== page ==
Regarding his third contention, defendant argues that the trial court erred in not granting his request that the lesser included offenses of attempted arson and damage to real property be submitted to the jury as alternate verdicts. As stated above, we think the trial court should have submitted attempted arson as an alternate verdict.
*907 Where there is evidence of defendant's guilt of a lesser degree of the crime set forth in the bill of indictment, defendant is entitled to have the question submitted to the jury even in the absence of a specific prayer for the instruction. 4 Strong's N.C. Index 3d, Criminal Law § 115. The felony of an attempt to commit arson created by G.S. 14-67 is a lesser included offense of the crime of arson. State v. Arnold, 285 N.C. 751, 208 S.E.2d 646 (1974).
Occupants of the house testified that although they observed "gas" running under the front door and into the hallway, they discovered the fire outside the back door and on the back porch; and that they escaped from the house through the front door. There was no evidence that the occupants found fire at or near the front door.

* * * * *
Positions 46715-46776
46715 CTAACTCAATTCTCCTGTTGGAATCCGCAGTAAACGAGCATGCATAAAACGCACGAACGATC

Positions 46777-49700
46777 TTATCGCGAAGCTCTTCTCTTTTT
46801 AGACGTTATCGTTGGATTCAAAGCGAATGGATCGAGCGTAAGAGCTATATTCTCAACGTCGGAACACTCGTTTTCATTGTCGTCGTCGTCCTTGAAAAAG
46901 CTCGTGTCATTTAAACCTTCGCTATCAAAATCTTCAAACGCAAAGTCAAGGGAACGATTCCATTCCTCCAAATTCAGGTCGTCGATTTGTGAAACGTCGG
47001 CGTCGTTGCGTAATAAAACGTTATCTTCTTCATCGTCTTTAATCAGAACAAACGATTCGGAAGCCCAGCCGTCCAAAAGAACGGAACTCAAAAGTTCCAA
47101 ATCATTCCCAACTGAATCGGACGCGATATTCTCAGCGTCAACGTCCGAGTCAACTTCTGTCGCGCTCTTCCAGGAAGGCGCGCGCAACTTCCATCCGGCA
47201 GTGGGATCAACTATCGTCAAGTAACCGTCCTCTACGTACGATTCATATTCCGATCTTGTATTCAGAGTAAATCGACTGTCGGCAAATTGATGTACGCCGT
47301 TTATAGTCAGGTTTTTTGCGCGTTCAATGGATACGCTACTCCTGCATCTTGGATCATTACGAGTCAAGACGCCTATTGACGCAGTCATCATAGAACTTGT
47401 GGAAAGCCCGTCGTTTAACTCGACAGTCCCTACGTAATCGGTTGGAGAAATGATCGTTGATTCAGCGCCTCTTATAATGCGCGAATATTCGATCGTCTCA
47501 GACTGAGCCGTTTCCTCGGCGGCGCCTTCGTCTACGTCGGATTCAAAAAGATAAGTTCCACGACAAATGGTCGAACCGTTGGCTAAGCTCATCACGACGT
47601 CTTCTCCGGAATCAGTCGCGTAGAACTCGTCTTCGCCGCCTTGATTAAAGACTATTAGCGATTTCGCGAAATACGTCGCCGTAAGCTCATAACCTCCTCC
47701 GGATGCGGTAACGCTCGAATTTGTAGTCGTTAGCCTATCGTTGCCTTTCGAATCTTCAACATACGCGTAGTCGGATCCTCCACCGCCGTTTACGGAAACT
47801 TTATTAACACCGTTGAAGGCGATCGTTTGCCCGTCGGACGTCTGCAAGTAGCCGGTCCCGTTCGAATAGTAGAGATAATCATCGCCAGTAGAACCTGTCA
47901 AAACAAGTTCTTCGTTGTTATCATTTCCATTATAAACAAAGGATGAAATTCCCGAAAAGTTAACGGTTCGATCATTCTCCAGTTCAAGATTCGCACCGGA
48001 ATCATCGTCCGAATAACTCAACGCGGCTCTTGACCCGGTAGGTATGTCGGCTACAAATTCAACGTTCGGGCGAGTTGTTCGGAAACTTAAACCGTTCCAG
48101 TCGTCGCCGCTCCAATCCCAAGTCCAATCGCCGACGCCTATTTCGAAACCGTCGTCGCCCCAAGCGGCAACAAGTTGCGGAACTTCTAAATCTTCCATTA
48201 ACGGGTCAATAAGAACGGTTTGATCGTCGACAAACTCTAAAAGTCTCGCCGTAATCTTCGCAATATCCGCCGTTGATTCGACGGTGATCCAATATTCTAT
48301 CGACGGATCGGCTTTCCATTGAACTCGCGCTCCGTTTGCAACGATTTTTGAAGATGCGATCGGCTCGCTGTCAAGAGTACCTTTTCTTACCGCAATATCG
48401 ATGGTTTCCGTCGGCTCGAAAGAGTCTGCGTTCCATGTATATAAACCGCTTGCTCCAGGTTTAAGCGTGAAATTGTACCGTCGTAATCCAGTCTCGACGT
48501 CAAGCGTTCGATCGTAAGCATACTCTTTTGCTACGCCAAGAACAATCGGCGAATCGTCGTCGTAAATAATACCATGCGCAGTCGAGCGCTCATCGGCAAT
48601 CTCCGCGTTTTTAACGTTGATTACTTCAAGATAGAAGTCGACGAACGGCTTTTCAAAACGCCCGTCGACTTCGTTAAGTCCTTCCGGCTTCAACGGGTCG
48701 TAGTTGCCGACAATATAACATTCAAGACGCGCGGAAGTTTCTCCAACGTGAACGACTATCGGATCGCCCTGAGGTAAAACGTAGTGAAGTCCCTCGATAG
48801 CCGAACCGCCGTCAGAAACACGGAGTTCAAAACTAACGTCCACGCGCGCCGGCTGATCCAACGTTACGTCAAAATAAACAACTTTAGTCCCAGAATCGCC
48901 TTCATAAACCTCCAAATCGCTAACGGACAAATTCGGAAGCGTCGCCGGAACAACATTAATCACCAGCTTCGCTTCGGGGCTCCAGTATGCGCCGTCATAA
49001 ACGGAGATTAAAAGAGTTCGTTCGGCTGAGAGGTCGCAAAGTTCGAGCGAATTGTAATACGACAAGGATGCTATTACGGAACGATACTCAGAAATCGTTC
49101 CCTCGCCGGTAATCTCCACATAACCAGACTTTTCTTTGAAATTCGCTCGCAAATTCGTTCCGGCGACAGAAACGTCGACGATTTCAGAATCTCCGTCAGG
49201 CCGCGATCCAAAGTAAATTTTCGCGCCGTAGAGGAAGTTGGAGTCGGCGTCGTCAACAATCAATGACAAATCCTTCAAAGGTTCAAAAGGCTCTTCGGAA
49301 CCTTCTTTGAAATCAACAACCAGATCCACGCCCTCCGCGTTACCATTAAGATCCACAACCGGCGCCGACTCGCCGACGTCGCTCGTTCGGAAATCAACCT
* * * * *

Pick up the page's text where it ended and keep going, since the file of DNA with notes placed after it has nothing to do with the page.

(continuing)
In his statement to the police, defendant said that he poured some diesel fuel around the front door of the house; that he ignited a piece of paper with his cigarette lighter; that he "was having trouble getting the fire to start"; that he stuck the piece of paper "between the front door" while the paper was burning; that he stood there for a minute and someone in the house said something to someone else; that when this happened he ran down the path and went to some tobacco barns; and that he did not know the house caught on fire because he ran.
Although there was sufficient evidence to submit the case to the jury on first-degree arson, there was also evidence that defendant merely attempted to set the house on fire. That being true, the trial court should have submitted attempted arson as an alternate verdict.
For the reasons stated, defendant is awarded a